I'm all about saving the world and figuring out how to be a social justice warrior in our day to day lives (and our work)... so, I was all in on this statement. Yes, let's be vegetarians and save the world!

She then said, "this smells delicious!" and once dinner was on the table, both kids sat down and ate with yums and thank yous.  Alden had seconds.  Kai ate all her cauliflower and asked for more.  Dinner was beyond pleasant and I was beside myself.  If this is what it took to get through a meal without complaints -- I was more than in!

So, it was one night.  And it was soba noodles.  So, we have a bit of a ways to go with this experiment.  But, Kai is interested in learning about how to be a vegetarian and I'm interested in supporting her.  I told her last night that she's old enough to start making her own choices about what she eats and how she approaches the world around her -- and deciding not to eat animals is one of those decisions.  Today, I'm going to show her a documentary about the food industry.  I like exploring these social justice issues with her and figuring out what that means both in our individual lives and in the larger political context. 

It may mean a bit more research for me in terms of meal planning -- at least in the short term -- but, I'm pretty good at recipe finding these days.  So, I'm not intimidated by the need to mix it up. I'm not sure I'm going to become a full-fledged vegetarian -- but, I'm willing to mostly adapt our dinners to vegetarianism and to make alternatives for Kai the nights we decide to have meat (ie veggie burgers when we have cheeseburgers, or alternative chicken sandwiches when we have real chicken... there are a lot of vegetarian alternatives to choose from).  And, she may not stick with it, of course.  But, it's fun to let her explore the options and figure out who she is and how she wants to approach her place in the world.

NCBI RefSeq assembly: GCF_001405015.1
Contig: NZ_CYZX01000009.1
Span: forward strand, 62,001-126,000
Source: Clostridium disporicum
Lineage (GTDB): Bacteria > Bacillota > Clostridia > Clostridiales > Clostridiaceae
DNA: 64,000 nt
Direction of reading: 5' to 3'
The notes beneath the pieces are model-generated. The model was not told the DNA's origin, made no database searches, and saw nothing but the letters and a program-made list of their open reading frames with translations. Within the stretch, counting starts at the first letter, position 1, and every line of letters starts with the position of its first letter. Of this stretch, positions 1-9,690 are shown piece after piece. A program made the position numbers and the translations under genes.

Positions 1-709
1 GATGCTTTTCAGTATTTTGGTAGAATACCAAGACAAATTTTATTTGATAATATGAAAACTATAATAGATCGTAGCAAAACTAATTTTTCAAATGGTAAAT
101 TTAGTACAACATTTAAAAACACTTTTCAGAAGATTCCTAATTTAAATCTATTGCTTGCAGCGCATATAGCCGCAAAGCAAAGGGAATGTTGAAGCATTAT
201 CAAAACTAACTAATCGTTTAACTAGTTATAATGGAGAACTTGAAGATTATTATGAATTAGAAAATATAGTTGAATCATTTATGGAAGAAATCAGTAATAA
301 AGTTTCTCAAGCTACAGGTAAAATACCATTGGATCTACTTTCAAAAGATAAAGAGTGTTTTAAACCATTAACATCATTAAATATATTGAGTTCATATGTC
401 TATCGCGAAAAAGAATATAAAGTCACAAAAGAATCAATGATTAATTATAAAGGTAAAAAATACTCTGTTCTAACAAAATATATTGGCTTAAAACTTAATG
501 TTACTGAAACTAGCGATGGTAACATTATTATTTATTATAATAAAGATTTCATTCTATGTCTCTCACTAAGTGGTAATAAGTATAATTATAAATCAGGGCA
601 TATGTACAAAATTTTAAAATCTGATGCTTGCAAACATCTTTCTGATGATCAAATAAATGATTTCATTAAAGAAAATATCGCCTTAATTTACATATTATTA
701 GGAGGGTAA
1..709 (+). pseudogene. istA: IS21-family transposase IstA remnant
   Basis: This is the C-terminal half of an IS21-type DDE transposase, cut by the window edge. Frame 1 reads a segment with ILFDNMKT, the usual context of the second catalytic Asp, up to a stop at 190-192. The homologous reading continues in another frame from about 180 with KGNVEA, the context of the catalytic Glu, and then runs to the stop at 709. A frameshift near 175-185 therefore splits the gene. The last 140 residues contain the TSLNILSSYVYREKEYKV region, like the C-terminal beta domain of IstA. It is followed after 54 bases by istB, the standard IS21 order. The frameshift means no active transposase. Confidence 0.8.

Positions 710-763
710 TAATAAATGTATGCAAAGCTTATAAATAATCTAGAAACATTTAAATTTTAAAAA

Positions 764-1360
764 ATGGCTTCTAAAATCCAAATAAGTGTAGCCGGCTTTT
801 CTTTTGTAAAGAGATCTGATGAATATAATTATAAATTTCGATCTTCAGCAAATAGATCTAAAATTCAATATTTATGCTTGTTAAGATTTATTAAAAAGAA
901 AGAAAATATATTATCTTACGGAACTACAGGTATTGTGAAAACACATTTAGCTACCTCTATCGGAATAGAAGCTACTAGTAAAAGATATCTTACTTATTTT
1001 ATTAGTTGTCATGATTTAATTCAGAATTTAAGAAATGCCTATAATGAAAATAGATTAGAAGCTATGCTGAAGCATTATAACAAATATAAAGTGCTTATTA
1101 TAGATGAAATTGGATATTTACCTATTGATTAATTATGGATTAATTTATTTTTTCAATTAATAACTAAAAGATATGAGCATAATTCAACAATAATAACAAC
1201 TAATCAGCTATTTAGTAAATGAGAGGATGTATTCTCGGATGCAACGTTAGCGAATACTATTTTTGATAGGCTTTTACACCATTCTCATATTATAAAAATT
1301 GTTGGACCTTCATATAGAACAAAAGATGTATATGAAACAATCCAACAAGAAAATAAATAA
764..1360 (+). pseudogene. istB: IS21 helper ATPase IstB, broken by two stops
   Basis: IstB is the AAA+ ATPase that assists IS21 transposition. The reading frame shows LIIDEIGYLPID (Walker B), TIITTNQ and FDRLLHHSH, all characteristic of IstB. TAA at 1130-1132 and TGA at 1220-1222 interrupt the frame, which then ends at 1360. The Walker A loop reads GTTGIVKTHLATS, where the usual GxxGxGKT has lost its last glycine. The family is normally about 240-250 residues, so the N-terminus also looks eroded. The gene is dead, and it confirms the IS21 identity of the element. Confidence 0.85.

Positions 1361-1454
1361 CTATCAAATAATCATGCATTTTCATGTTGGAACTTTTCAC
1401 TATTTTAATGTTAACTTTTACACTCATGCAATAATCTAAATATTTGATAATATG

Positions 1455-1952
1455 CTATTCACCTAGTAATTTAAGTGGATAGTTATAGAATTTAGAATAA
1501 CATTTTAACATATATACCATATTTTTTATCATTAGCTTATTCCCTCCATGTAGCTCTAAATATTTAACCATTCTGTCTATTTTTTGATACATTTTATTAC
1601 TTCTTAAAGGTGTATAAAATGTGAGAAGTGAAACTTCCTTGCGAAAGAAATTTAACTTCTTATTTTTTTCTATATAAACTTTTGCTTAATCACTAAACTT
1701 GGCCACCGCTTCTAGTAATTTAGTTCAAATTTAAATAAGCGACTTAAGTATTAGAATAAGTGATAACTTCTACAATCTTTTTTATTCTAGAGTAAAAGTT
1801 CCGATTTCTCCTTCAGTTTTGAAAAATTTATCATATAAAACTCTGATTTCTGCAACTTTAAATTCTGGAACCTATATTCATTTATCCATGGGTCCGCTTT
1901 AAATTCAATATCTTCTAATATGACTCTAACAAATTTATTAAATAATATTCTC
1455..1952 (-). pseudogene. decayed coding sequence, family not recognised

Images

Alden has a way with words and describing his experiences.  I wish I was better about writing down all the things he comes up with.  He has a great vocabulary and when he hits a wall with the words he knows, the things he comes up with to get you to the same conclusion, often blow me away.

The other night, I was putting him to bed and had finished his three stories and "talk about the day" (something we started with Kai when she was a toddler that she loved and, similarly, Alden loves to talk of the day.  Essentially, we just walk through exactly what happened in the day, recalling what we did together and, often, the things they did away from us.  I think it helps them to process the day, reflect, and also realize that even when we are not with them, we are aware of what they are doing and thinking of them.  Of course, they don't articulate their love of "talking of the day" as a result of those benefits -- but, that's my theory as to why they like it so much).